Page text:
Which involved not one moments thought given to how much that arm weighed, if it would fit my table, etc. Because my table instead of being a limiting factor is wide open to upgrades.

Hope this helps.
Denjer I have owned two Linns over the years and I hated both of them but they were still the best table you could buy at the time. You have to trust me on this one. Get a SOTA Cosmos and stick your Graham on it.
You will never buy another turntable. You will be in Heaven. You will be able to put your sub woofer right in front of it and blast the crap out of it and nothing will happen. You will be able to jump up and down right in front of it and nothing will happen. It now has a magnetic bearing like the more expensive Clearaudio tables. They will drill the arm board and weight the chassis for the Graham. You get your choice of wood and a dust cover if you like! They are great people and you will have the best experience with them. You should consider a better cartridge. A Clearaudio Da Vinci would do perfectly. I love spending other peoples money. I have owned at least 20 tables and the only one that compares is the SME. 
Millercarbon the only way to isolate a table is to suspend it correctly. You are right about tuning the suspension and The SOTA  does this by adding and or subtracting lead shot to a well under the tonearm board. Any table on a fixed base is only as isolated as what it is sitting on. The problem with the Linn was that its suspension had a very low Q. All you had to do was sneeze in front of it and it would start bouncing. The SOTA and the SME will not do this. You can put them on a collapsible card table and they will be totally immune to anything that happens around it. Try that with any fixed base table no matter the weight.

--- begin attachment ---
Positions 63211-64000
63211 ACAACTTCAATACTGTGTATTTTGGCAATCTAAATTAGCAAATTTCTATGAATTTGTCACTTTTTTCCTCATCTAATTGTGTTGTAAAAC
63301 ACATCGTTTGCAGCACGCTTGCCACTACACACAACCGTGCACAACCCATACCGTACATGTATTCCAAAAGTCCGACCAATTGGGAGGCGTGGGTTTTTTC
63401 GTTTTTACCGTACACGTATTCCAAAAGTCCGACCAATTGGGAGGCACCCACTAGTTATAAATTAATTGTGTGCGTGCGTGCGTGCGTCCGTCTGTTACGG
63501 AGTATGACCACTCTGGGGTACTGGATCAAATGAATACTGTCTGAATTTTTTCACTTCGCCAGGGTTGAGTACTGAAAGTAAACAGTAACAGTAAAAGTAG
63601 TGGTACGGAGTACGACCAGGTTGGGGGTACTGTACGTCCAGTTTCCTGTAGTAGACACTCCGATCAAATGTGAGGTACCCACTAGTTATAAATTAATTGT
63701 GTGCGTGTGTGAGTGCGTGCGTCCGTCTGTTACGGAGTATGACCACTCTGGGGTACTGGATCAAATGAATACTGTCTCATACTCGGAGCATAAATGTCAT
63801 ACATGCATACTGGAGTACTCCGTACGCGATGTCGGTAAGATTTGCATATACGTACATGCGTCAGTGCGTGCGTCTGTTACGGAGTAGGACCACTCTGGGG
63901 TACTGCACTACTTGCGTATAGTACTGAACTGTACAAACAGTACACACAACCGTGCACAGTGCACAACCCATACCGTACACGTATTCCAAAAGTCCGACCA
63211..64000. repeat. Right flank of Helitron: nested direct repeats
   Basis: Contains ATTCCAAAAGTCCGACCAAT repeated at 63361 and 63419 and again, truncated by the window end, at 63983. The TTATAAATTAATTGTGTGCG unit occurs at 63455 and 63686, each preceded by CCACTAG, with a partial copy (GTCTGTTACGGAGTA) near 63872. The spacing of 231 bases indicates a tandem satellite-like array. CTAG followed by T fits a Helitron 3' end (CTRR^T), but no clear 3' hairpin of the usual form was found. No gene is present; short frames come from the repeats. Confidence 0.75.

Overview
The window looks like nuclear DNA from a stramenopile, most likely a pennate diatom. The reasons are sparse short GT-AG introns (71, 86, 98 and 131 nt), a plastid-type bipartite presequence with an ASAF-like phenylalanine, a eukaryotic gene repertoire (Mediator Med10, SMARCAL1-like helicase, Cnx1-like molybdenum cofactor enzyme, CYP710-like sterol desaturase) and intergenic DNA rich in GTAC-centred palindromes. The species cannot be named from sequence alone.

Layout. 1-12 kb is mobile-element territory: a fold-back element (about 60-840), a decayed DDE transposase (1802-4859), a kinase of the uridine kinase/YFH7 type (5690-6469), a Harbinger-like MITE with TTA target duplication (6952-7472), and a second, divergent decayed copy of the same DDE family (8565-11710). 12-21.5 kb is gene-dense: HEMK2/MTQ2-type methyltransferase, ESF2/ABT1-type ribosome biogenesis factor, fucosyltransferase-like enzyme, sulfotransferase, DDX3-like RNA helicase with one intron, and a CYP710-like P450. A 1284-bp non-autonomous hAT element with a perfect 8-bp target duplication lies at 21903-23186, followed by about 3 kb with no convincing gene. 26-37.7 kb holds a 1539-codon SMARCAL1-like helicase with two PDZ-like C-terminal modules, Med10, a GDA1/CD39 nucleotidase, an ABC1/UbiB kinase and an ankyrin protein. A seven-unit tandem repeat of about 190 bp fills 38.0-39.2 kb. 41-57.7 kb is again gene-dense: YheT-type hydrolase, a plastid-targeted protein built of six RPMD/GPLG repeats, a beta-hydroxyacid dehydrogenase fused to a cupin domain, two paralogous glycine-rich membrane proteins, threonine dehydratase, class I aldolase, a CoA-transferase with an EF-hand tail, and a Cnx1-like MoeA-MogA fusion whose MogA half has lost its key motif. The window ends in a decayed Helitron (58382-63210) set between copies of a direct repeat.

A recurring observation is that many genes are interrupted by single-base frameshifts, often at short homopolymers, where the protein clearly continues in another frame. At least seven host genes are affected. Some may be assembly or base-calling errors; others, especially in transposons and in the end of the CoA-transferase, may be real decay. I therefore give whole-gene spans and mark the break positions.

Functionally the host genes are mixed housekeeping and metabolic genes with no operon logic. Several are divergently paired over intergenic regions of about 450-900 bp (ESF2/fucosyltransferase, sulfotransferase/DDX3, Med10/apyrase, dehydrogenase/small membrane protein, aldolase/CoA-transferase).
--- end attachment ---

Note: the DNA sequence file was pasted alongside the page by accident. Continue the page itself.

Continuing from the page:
What don't you like about your Linn....  
Thank you guys. I'm getting the sense that there is a clear direction to go here. I'll look into all the recommendations. 

Mijostyn: Cartridge upgrade will be the final step. Not even considering options until later. 
Millercarbon: thanks for the really balanced advice and input. Def helps. 
Jperry: Thanks for the input & recommendations. 
Fair question Stingreen. It's not what I don't like, it's more about the fact that I have changed my entire system and wish to be open to seeing if a change would be the way to go. I really haven't even listened to it yet with the new preamp and speakers - hopefully tonight I'll be able to do that. It's more about planning  those next steps that will hopefully keep me happy for the next 10-15 years. When I bought it, I was young and it was a huge stretch for me. The mantra back then was always spend the money on the front end.... It took a while for the rest of my system to overtake the Linn. That's where I am now.